My favorite Bill Paxton flicks (in alphabetical order) in case you were wondering.
Aliens - As Hicks he earned the audience's contempt and supplied much needed comic relief during the un-ending tension of the film's last three quarters. He did it well, but a lot of that was in the writing. To also make us sorry to see him go? That took a special performer.
Frailty - As star he gave a chilling portrait of religious zealotry and child abuse, as director he announced himself as a talent with a true ear for tone and a taste for material in the bullseye of my sweet spot. Unfortunately, as a director, he never returned to my favorite places.
Near Dark - As the flashy danger in a nomadic-RV-bound tribe of heartless heartland vampires in Kathryn Bigelow's ground breaking flick - still the benchmark for rednecksploitation cool.
Next of Kin - As the youngest brother to Liam Neeson and Patrick Swayze relocated from coal country to the urban wasteland, it's a minor role in what remains, to my knowledge, the only crime flick set amongst Chicago's citybilly underground. ***Dennis McMillan points out Medium Cool's Chicago citybilly setting.
Nightcrawler - As the mentor who would've been turned competitor and then victim of Jake Gyllenhaal's freelance crime scene photographer he put in solid work in a movie yet to really get its due.
One False Move - The first starring role Paxton made an impression on me in. He plays an Arkansas cop with a big heart and a dark secret. Outclassed as a lawman by the FBI and outmatched in ruthlessness by the killers on their way to his town, the character and the performer nevertheless hold their own against the heavyweights (including co-star and screenwriter Billy Bob Thornton) in Carl Franklin's country noir.
A Simple Plan - If a greed-tragedy is to succeed it has to have a convincing innocent to topple - one whose fundamental decency is believable without being off-puttingly pious and whose craven depths are too relatable to ignore. Terrific, haunting thriller from Sam Raimi (based on the novel by Scott Smith) with Paxton front and center.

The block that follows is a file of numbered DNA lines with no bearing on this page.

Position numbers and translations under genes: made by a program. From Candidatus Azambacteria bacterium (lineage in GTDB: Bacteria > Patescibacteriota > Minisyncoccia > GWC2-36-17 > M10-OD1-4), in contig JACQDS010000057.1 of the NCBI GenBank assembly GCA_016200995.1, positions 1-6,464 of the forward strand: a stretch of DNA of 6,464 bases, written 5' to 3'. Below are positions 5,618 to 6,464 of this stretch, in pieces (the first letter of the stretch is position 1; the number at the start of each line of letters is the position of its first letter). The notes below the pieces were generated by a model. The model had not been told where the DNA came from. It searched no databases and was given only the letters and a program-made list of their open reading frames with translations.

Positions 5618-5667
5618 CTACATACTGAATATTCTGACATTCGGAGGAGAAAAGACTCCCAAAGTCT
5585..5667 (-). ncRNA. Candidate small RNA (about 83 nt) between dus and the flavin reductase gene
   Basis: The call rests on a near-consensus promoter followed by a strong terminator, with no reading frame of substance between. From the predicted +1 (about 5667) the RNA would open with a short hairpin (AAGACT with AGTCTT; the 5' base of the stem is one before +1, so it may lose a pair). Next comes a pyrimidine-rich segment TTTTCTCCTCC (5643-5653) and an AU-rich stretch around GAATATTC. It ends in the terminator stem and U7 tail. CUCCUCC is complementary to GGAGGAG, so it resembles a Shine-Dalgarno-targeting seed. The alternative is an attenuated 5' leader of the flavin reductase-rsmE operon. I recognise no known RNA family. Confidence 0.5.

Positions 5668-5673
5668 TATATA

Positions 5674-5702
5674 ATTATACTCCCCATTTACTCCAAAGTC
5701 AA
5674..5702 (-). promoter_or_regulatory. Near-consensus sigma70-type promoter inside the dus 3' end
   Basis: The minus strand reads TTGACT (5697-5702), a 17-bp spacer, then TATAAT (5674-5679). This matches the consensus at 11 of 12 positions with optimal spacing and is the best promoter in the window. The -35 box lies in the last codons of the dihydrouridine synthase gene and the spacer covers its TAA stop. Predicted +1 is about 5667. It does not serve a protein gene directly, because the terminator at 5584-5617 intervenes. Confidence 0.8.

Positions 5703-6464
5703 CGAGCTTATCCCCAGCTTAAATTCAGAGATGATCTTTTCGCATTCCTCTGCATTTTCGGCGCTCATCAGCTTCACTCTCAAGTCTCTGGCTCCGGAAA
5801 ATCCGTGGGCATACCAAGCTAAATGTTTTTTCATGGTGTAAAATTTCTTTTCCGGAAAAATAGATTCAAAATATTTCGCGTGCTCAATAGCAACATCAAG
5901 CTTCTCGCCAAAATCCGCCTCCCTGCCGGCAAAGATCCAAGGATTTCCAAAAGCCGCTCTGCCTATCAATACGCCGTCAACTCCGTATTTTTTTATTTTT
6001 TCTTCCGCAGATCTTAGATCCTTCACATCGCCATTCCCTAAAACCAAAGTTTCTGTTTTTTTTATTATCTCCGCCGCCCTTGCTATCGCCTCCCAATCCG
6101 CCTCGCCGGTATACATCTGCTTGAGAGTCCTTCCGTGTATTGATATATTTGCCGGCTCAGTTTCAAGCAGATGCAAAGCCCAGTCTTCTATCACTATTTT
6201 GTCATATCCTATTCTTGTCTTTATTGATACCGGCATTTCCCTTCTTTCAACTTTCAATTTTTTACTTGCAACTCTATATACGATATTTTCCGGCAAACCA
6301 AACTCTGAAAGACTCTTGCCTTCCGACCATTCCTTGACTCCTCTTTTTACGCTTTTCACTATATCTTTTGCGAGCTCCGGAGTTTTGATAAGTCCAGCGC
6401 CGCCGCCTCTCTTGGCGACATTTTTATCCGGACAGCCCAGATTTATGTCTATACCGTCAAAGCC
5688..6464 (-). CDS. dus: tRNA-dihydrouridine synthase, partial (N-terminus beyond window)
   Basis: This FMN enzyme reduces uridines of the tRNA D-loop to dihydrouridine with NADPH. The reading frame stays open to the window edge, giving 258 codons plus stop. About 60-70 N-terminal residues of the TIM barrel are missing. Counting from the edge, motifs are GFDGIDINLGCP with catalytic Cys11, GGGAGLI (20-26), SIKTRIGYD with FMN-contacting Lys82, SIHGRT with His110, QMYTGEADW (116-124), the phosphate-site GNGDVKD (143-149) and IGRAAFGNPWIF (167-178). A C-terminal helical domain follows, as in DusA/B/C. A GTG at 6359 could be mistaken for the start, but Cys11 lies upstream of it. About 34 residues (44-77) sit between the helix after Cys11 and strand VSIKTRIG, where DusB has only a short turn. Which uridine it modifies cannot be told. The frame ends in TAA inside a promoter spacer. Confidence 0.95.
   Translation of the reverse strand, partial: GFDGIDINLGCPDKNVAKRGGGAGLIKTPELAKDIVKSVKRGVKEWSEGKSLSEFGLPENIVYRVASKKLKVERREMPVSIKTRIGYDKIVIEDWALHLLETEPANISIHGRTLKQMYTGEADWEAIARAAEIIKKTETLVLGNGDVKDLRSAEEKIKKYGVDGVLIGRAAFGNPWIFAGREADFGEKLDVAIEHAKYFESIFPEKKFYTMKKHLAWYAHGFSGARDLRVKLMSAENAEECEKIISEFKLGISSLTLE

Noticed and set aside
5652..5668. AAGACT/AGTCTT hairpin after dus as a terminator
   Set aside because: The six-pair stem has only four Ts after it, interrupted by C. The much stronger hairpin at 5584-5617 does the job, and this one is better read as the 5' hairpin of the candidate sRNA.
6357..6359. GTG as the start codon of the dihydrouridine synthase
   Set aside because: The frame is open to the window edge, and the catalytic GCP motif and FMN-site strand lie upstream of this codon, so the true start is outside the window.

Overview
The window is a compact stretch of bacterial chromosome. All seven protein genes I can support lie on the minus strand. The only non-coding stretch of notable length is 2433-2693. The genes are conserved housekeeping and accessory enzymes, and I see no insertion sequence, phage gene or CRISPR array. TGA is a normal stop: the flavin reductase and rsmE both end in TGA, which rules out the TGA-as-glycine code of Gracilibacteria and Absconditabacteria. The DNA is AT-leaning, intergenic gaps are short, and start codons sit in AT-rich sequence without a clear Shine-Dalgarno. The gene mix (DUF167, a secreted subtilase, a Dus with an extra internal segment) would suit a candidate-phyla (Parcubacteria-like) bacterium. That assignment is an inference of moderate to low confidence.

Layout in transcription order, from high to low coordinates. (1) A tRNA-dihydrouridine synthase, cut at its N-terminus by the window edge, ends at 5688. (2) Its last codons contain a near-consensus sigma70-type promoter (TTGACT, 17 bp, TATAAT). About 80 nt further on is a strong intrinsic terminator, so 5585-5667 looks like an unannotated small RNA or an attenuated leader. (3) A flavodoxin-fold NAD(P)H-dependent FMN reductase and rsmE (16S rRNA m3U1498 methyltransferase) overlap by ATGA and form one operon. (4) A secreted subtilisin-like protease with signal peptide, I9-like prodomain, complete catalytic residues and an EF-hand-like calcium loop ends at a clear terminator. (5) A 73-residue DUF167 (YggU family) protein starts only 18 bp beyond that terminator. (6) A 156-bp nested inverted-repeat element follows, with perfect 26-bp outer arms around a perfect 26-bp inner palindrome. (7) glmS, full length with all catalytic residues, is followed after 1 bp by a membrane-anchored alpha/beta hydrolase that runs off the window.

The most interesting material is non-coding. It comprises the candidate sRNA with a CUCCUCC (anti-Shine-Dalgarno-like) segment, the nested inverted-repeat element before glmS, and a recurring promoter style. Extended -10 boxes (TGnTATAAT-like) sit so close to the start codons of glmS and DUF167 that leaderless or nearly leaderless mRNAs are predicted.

Tombstone - Probably lost amongst the densely stocked pond that is the cast of George P. Cosmatos' all-flash-bur-really-who-gives-a-shit western, as Morgan Earp his worship of his brother Wyatt gives the audience permission to as well. And his death gives Kurt Russell all the reason this moviegoer needed to justify the bloodbath that followed. Jeez, good thing I'm not in a position of any real-world authority or influence.
Traveller - As a nomadic conman in North Carolina Paxton has to be charming enough to make a living duping marks and world-weary enough to shoulder a little moral weight in this under-exposed drama.
Trespass - The concept of Arkansas firemen looking for buried treasure in abandoned East St. Louis building and getting caught in the crossfire of a gang war with major players including Ice Cube and Ice-T is just fucking rad. Especially for me as a fresh Arkansas transplant to St. Louis when I first saw it. It's pure pulpy exploitation tasteless tastiness served up by Walter Hill (who also cast Paxton in his rock'n' roll fantasy Streets of Fire).
Of interest and yet to be seen...
Mean Dreams - Returning to One False Move territory as a small town policeman with a lot of menace.
Training Day - The TV version finds Paxton stepping into the role Denzel Washington won an academy award for.